Nicchu Line Weeping Cherry Blossom

Nicchu Line Weeping Cherry Blossom

The tracks of the now-closed Nicchu Railway Line have been restored as a cycling and walking path, from which you can view 1,000 weeping cherry blossom trees along a 3 km stretch. A steam train is also displayed near the Kitakata Plaza.

Venue Details

Venue Details
Websitehttp://www.kitakata-kanko.jp/category/detail.php?id=104(Japanese)
Contact

Kitakata Tourism and Product Association

(+81) 241-24-5200

Best Season
  • Spring
ParkingPaid parking
Entrance FeeFree
Related infoBest time to see cherry blossoms: Mid to Late April
Access Details
Access2 Oshikiri Higashi, Kitakata City, Fukushima Pref.
View directions
Getting there

By Car: 35 min drive from the Aizuwakamatsu I.C. exit off the Ban-etsu Expressway.

By Train: 5 min walk from Kitakata Station on the JR Ban-etsu West Line

Useful Links

Destination Spotlight: Nicchu Line Weeping Cherry Blossom

Fukushima's Top Cherry Blossom Spots

Cycling in Kitakata City

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Sazaedo Temple

Sazaedo is a Buddhist temple built in 1796. Its architecture is similar in shape to the shell of a horned turban (‘sazae’ in Japanese), hence its name "Sazaedo". The inside of the temple consists of a double-helix slope, meaning that visitors who come to pray will not meet anybody coming from the opposite direction. This one-way system makes Sazaedo extremely unique.In 1995, it was appointed as a National Important Cultural Property, and in 2018 it was showcased in Michelin Green Guide (1 star, interesting place to visit).

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Former Takizawa Honjin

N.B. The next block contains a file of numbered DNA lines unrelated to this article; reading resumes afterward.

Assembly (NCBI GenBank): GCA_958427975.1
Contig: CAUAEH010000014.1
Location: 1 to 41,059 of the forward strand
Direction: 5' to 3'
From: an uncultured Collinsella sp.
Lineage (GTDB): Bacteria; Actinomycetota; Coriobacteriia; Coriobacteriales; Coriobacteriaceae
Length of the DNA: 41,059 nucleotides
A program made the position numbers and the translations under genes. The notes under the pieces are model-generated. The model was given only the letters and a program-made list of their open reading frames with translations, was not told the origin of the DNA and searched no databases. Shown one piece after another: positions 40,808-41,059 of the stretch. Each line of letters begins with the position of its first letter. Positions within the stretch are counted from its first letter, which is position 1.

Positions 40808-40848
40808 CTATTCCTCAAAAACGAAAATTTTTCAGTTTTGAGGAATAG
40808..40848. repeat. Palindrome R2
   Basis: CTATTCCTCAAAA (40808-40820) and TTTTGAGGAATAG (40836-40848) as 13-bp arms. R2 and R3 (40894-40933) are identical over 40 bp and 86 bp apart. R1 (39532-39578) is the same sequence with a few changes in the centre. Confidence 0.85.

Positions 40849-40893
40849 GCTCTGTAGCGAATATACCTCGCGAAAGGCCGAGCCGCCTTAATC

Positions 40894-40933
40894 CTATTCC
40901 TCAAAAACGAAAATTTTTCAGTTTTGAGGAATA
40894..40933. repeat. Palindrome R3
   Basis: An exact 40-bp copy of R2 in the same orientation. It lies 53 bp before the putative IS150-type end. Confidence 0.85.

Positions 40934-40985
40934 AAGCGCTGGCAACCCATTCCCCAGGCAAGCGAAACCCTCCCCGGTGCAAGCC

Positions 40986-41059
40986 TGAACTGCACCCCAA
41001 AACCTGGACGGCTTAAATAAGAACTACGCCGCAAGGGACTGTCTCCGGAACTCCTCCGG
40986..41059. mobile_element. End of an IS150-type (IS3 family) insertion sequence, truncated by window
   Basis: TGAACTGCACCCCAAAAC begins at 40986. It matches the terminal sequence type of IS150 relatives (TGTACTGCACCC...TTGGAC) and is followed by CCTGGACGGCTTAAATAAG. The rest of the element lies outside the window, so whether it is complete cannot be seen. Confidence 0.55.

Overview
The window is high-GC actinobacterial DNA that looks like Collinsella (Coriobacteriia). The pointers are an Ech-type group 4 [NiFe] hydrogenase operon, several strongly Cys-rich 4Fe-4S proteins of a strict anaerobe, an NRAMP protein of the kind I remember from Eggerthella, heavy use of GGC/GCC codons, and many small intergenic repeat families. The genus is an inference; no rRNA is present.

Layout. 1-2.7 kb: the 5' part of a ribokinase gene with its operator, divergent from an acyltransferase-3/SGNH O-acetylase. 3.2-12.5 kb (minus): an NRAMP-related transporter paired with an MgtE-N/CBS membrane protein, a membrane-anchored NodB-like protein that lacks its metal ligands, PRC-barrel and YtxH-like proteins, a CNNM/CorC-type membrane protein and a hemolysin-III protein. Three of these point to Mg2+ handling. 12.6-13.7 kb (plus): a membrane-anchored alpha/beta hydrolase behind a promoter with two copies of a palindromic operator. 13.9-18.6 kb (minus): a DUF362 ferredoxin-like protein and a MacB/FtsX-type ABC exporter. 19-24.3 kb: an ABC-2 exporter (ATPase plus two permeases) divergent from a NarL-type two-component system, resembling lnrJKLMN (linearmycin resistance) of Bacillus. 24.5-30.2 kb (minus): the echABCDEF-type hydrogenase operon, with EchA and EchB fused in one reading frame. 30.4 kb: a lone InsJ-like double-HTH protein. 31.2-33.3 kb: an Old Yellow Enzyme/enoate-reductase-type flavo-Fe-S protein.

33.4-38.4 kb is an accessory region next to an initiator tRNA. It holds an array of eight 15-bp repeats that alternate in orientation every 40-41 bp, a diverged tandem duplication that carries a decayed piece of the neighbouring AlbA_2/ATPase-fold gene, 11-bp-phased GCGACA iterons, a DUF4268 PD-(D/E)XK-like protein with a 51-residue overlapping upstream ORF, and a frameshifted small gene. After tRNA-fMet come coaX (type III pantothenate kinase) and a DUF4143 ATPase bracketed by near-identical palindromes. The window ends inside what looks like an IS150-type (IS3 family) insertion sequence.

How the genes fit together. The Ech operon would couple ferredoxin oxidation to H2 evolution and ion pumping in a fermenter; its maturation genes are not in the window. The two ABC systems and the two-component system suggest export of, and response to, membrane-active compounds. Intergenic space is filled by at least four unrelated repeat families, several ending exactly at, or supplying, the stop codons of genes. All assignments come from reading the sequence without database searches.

This honjin served as a rest house used by daimyo lords when they traveled to Edo (Tokyo) as part of the Sankin-kōtai system of alternate attendance, or when they conducted inspection tours. During the Boshin War, Domain Lord Matsudaira Katamori took command and the Byakkotai defended their city. The building still has sword marks and bullet holes from the war. The Former Takizawa Honjin is recognized as a nationally-designated Important Cultural Property.

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The Warehouses of Kitakata

In the Meiji and Taisho eras, Kitakata City experienced a boom in the construction of kura (traditional Japanese storehouses). There are approximately 4,200 still left in the city today. While these were used both as storehouses for businesses in the brewing and lacquerware industries, the building of a kura has traditionally been considered among Kitakata locals as a great symbol of status, and a source of pride.In the Mitsuya District, the rows of brick storehouses are reminiscent of rural Europe, whereas in the Sugiyama district, they have roofs that take the appearance of helmets. Visitors can see a range of kura and other traditional buildings at Kitakata Kura-no-Sato museum, or enjoy exploring the kura of the city on foot or by bike.See here for a 1 day itinerary for visiting Kitakata City.Check out a map of the kura located around Kitakata City.

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Yamada Momen Cotton Mill

Aizu momen (Aizu cotton) products are still greatly valued for their high quality and their traditional manufacturing techniques. The Yamada Momen Orimoto Company dates back to the start of the Edo Period (1603-1868). Aizu momen (cotton) has been produced here for over 400 years.Everything produced at Yamada Momen is made using the same techniques that have been practiced here for over 100 years, and the machinery is also old. Visitors are free to take a look around the cotton mill floor. The establishment also includes a small shop in the main office building.

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